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Machines and machinists: Capital-skill complementarity from an international trade perspective

Listed author(s):
  • Csillag, Márton
  • Koren, Miklós

We estimate the effect of imported machines on the wages of machine operators utilizing Hungarian linked employer-employee data. We infer exposure to imported machines from detailed trade statistics of the firm and the occupation description of the worker. We find that workers exposed to imported machines earn about 8 percent higher wages than other machine operators at the same firm. When we proxy for unobserved worker characteristics, we find a significant 3 percent wage premium, suggesting that the relationship is causal. The return to schooling is also higher on imported machines. We build a simple matching model consistent with these findings. Our findings suggest that machine imports can be an important channel through which skill-biased technical change reaches less developed and emerging economies.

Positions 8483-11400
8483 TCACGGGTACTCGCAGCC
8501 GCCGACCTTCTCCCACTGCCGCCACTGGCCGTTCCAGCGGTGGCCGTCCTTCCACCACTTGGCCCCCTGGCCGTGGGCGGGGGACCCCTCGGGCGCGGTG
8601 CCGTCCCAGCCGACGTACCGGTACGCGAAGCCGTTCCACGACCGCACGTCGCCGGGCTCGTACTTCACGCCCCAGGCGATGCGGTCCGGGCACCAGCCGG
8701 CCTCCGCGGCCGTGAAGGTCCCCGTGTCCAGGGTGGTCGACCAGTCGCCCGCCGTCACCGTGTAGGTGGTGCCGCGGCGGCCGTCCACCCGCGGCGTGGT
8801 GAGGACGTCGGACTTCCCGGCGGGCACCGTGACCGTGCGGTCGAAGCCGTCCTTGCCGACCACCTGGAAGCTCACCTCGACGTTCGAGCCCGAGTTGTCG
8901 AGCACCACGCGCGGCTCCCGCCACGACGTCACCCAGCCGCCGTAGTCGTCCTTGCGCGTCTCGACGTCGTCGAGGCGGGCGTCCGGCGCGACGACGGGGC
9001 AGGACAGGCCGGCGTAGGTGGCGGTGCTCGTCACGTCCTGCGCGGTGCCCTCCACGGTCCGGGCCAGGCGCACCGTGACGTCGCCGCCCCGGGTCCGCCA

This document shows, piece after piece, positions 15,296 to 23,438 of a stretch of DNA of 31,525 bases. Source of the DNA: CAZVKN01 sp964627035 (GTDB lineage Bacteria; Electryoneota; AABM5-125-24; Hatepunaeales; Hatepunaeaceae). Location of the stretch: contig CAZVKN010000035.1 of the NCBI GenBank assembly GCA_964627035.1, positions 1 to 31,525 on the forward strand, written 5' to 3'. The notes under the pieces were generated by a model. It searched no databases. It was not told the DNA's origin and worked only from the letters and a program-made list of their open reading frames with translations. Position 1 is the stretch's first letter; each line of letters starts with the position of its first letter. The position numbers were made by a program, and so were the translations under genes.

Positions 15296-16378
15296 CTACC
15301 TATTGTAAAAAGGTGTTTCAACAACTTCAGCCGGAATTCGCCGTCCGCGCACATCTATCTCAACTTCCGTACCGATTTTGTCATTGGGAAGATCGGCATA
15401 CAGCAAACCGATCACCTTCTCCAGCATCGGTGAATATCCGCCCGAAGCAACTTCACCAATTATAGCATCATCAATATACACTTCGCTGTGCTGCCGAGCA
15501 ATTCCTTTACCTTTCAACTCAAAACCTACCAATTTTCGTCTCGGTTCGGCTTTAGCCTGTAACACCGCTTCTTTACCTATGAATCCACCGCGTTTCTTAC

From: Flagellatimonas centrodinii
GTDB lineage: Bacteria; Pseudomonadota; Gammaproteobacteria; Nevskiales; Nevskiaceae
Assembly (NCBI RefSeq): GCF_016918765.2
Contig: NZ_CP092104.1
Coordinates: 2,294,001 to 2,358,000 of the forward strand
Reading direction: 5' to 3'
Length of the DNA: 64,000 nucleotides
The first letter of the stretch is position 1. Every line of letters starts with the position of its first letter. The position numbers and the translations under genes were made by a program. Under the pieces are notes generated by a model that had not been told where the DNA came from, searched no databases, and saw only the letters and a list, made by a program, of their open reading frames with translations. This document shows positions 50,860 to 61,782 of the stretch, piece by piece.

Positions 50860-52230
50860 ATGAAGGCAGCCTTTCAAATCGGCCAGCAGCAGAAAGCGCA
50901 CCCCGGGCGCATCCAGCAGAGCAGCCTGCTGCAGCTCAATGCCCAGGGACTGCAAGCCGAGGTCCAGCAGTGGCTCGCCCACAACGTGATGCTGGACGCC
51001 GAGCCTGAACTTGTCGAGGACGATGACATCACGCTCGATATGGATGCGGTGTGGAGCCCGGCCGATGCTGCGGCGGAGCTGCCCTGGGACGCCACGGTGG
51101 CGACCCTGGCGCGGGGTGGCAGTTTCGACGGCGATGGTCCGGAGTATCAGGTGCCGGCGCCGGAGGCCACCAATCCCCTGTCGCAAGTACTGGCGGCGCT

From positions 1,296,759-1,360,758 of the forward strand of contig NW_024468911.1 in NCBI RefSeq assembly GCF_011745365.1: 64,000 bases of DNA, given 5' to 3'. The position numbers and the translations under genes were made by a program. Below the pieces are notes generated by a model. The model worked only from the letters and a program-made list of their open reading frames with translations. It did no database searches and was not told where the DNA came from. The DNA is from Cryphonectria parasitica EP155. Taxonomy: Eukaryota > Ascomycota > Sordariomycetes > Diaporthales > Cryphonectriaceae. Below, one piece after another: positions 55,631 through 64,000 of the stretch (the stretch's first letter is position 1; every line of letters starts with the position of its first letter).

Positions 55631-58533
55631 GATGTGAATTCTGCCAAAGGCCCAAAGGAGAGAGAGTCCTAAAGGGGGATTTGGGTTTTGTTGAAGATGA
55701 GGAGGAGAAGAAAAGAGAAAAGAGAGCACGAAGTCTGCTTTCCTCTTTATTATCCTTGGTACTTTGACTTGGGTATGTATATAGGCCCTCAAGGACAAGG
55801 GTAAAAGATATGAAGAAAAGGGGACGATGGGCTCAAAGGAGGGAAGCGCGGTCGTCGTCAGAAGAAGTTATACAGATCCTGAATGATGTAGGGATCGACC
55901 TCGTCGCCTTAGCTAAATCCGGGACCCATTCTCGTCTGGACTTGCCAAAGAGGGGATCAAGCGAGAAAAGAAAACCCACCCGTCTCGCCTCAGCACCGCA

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Paper provided by C.E.P.R. Discussion Papers in its series CEPR Discussion Papers with number 8317.

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Date of creation: Apr 2011
Handle: RePEc:cpr:ceprdp:8317
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  1. Caselli, Francesco & Wilson, Daniel J., 2004. "Importing technology," Journal of Monetary Economics, Elsevier, vol. 51(1), pages 1-32, January.
  2. László Halpern & Miklós Koren & Adam Szeidl, 2015. "Imported Inputs and Productivity," American Economic Review, American Economic Association, vol. 105(12), pages 3660-3703, December.
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